Gospel: Lk 1:26-38
In the sixth month, the angel Gabriel was sent from God, to a town of Galilee called Nazareth. He was sent to a virgin, who was betrothed to a man named Joseph, of the family of David; and the virgin’s name was Mary.
The angel came to her and said, “Rejoice, full of grace, the Lord is with you!” Mary was troubled at these words, wondering what this greeting could mean.
But the angel said, “Do not fear, Mary, for God has looked kindly on you. You shall conceive and bear a son; and you shall call him Jesus. He will be great, and shall rightly be called Son of the Most High. The Lord God will give him the kingdom of David, his ancestor; he will rule over the people of Jacob forever; and his reign shall have no end.”
Then Mary said to the angel, “How can this be, since I am a virgin?” And the angel said to her, “The Holy Spirit will come upon you and the power of the Most High will overshadow you; therefore, the holy child to be born of you shall be called Son of God. Even your relative, Elizabeth, is expecting a son in her old age, although she was unable to have a child; and she is now in her sixth month. With God nothing is impossible.”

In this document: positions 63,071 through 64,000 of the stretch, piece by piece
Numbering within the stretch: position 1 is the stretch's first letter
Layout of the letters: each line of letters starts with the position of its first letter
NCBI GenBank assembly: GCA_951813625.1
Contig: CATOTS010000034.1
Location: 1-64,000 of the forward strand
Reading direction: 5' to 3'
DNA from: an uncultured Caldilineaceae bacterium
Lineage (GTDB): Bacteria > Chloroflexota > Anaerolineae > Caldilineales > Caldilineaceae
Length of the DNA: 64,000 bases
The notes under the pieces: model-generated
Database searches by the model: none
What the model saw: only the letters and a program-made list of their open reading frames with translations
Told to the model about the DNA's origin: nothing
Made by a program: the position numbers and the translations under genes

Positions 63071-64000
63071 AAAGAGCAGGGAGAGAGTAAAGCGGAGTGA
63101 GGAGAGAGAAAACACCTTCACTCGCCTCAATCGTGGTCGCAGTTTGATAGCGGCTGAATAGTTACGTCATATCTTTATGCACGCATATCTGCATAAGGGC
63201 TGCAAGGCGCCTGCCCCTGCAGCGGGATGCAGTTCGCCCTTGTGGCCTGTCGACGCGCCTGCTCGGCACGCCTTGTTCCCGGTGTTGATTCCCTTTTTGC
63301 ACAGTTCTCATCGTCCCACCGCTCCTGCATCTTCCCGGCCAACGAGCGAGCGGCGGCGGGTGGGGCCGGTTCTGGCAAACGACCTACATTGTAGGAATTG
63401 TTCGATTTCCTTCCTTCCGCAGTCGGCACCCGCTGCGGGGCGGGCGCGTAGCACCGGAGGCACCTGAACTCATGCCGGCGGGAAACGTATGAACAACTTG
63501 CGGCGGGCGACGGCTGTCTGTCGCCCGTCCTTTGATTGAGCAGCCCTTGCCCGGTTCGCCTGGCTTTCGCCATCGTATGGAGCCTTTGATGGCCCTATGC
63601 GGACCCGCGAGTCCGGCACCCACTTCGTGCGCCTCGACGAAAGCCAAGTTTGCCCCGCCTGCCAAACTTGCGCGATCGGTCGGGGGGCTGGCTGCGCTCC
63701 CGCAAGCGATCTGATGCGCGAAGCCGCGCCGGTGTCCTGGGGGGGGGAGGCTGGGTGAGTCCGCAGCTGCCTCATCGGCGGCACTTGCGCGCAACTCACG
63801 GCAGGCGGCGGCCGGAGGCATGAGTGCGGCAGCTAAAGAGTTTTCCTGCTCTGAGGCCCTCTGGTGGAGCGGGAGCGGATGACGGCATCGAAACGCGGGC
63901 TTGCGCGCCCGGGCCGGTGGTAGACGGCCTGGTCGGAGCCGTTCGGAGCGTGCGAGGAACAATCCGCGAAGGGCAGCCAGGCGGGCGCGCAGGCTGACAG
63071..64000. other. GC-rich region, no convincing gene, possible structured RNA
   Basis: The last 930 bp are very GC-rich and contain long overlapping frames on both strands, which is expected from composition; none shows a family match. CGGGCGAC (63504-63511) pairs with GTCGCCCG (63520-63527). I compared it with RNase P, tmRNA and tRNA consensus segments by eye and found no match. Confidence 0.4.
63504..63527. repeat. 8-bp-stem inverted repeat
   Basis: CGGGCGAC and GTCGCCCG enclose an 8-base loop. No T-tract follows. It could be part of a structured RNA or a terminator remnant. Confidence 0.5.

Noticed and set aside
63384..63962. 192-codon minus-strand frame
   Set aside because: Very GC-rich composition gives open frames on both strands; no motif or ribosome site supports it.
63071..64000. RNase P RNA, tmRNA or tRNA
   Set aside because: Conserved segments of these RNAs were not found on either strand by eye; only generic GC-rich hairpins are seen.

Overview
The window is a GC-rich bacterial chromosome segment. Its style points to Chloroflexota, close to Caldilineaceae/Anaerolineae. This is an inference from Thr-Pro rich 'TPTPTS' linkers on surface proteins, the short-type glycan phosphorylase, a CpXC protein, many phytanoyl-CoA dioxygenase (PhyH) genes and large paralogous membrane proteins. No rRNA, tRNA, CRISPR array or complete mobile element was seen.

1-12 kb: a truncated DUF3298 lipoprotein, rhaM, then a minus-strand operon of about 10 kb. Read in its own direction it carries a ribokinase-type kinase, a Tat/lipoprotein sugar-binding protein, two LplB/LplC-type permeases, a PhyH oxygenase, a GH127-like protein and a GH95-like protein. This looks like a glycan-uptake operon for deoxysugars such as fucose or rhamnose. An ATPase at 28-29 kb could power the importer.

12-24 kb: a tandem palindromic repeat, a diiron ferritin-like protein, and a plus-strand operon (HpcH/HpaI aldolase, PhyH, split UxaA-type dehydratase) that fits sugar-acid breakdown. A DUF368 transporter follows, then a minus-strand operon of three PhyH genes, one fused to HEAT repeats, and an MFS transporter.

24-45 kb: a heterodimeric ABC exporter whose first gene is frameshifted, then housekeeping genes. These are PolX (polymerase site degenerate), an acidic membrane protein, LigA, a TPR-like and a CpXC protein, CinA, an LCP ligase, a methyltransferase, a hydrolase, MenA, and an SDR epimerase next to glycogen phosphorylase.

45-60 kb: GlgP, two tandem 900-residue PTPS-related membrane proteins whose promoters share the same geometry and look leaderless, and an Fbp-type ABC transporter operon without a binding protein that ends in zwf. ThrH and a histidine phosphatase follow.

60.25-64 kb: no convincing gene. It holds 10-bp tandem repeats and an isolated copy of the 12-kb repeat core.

Then Mary said, “I am the handmaid of the Lord, let it be done to me as you have said.” And the angel left her.
Today we are celebrating the fact that, from the very first moment of her conception in her mother’s womb, Mary belonged to God completely and totally, and did not inherit Adam and Eve’s original sin as all other human beings do when they are conceived. This fact was solemnly and infallibly defined a dogma of the Catholic Church in 1854 by Pope Pius IX.
What is interesting in connection with today’s feast is the fact that this doctrine developed very slowly in the Church and that, in the course of the centuries, great theologians were hesitant about the absolute sinlessness of Mary. It was really the piety of the faithful, under the guidance of the Holy Spirit, which enabled the leadership of the Church to develop this teaching. Professional theologians may be very bright, but what is called the “sensus fidelium” or the spiritual instinct of the faithful is more reliable on the long run. Incidentally, the belief in the Assumption of Mary in Heaven (proclaimed a dogma by Pius XII in 1950) was likewise slowly nourished by the Holy Spirit in the heart of the simple faithful, ignorant of theology but enamored of God. Some things are understood well only with the heart…